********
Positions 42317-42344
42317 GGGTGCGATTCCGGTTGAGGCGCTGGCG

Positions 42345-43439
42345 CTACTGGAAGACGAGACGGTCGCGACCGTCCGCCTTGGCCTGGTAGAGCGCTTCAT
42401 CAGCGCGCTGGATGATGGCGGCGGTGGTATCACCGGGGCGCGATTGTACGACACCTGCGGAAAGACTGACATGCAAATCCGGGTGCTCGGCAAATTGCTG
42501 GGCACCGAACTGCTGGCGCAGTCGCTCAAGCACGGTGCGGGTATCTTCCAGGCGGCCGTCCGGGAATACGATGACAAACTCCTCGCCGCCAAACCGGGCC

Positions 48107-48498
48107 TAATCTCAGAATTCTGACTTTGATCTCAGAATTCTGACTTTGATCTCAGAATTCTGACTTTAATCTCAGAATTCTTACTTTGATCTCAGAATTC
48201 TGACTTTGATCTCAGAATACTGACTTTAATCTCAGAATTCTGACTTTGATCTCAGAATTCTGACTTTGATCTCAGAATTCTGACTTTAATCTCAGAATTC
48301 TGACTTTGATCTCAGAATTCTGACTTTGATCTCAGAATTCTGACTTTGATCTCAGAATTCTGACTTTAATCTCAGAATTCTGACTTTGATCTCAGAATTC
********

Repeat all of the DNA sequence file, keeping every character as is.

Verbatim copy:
Positions 42317-42344
42317 GGGTGCGATTCCGGTTGAGGCGCTGGCG

Positions 42345-43439
42345 CTACTGGAAGACGAGACGGTCGCGACCGTCCGCCTTGGCCTGGTAGAGCGCTTCAT
42401 CAGCGCGCTGGATGATGGCGGCGGTGGTATCACCGGGGCGCGATTGTACGACACCTGCGGAAAGACTGACATGCAAATCCGGGTGCTCGGCAAATTGCTG
42501 GGCACCGAACTGCTGGCGCAGTCGCTCAAGCACGGTGCGGGTATCTTCCAGGCGGCCGTCCGGGAATACGATGACAAACTCCTCGCCGCCAAACCGGGCC

Positions 48107-48498
48107 TAATCTCAGAATTCTGACTTTGATCTCAGAATTCTGACTTTGATCTCAGAATTCTGACTTTAATCTCAGAATTCTTACTTTGATCTCAGAATTC
48201 TGACTTTGATCTCAGAATACTGACTTTAATCTCAGAATTCTGACTTTGATCTCAGAATTCTGACTTTGATCTCAGAATTCTGACTTTAATCTCAGAATTC
48301 TGACTTTGATCTCAGAATTCTGACTTTGATCTCAGAATTCTGACTTTGATCTCAGAATTCTGACTTTAATCTCAGAATTCTGACTTTGATCTCAGAATTC